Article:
German President Paul von Hindenburg (right) made Adolf Hitler chancellor on January 30, 1933. After World War I, Germany fell into disarray and looked for a leader to strengthen it again. Hitler had emerged after joining the Nazi Party in 1919 and taking it over in 1921. In 1932 Hitler ran against von Hindenburg and lost–but not by a wide margin. The Nazis won 230 seats in the German parliament and continued to gain influence, stifling democracy and communism by force and by making laws against them. After Hindenburg’s death in 1934, Hitler proclaimed himself Der Führer of the Third Reich and continued as Germany’s leader through World War II.

Image: Collier’s Magazine

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picture of the day: The Disputed Presidential Election of 1876



The Disputed Presidential Election of 1876

In 1876, Democrat Samuel Tilden ran for president against Republican Rutherford B. Hayes. On election night, it was clear that Tilden had won the popular vote, but it was also clear that votes in Florida, Louisiana, South Carolina and Oregon were fraudulent because of voter intimidation. Republicans knew that if the electoral votes from these four states were thrown out, Hayes would win. The country hovered near civil war as both Democrats and Republicans claimed victory. Illustrator Thomas Nast drew this cartoon, Tilden or Blood, showing the Democrats threatening violence. On January 29, 1877, a highly partisan Electoral Commission, made up of eight Republicans and seven Democrats, was established by Congress to settle the issue. Under the terms of the Tilden-Hayes Election Compromise, Hayes became president and the Republicans agreed to remove the last Federal troops from Southern territory, ending Reconstruction.

Image: Harper’s Weekly

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Construction workers taking a break at the Crystal Palace exhibition hall in Sydenham, London, 1855 — OnThisDay & Facts (@NotableHistory)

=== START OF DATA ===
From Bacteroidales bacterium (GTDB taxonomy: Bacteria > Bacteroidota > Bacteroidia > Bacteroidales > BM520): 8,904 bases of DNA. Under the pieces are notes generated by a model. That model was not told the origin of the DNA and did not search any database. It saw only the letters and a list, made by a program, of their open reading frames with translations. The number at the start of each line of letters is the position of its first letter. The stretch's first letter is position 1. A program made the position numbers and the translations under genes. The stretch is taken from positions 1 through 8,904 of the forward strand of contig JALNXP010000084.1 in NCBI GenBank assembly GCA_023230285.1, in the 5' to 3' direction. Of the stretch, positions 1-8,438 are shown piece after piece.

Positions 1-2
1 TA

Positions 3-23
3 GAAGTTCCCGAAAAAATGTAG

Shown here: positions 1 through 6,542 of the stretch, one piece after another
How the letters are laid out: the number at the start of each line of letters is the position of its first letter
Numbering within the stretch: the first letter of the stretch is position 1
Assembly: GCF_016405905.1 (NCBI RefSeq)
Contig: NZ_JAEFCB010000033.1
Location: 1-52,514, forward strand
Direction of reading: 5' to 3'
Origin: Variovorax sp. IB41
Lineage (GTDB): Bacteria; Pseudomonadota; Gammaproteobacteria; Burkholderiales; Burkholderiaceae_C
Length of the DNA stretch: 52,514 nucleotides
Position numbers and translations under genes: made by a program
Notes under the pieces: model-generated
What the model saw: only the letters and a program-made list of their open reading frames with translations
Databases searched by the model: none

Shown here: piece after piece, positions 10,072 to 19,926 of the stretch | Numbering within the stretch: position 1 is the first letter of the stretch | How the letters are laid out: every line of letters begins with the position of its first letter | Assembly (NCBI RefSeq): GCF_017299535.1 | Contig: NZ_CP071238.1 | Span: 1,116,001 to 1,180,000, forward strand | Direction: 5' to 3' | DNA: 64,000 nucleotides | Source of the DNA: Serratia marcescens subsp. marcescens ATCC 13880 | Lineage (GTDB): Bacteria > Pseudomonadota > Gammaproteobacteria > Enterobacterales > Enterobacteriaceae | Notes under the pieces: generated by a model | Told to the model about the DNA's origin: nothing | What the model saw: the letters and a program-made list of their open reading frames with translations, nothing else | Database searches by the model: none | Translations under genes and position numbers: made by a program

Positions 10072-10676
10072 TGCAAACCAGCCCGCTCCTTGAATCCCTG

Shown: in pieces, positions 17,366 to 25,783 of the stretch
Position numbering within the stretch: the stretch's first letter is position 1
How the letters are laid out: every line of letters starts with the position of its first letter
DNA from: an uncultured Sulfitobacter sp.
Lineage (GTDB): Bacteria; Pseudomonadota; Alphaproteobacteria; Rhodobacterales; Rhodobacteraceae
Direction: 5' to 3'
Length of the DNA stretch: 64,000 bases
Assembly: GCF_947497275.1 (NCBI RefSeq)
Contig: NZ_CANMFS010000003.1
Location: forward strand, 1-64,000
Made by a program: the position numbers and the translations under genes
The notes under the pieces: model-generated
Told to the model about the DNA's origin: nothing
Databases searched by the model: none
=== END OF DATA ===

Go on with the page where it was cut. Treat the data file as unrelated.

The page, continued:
today’s picture: Abdication of Hawaiian Queen Liliuokalani



Abdication of Hawaiian Queen Liliuokalani

Royal Coat of Arms of the Kingdom of Hawaii

Royal Coat of Arms of the Kingdom of Hawaii (Photo credit: Wikipedia)

Hawaii’s Queen Liliuokalani stepped down from the throne on January 24, 1893, to avoid any bloodshed and to pardon her supporters who had been jailed by the Provisional Government, which had asked her to abdicate. After becoming queen in 1891, Liliuokalani fought against making Hawaii a part of the United States, making her unpopular among those Hawaiians who felt they had more to gain from annexation. She believed in ‘Hawaii

Queen Liliuokalani license

Queen Liliuokalani license (Photo credit: Wikipedia)

for Hawaiians,’ and conceded less to foreign businesses and governments than her predecessors had. Five years later the U.S. Congress annexed Hawaii–without a vote from the Hawaiian people.

Image: Library of Congress

 

The Temple on the Hilltop_emergence-2_ FotoSketcher (My Art Collection)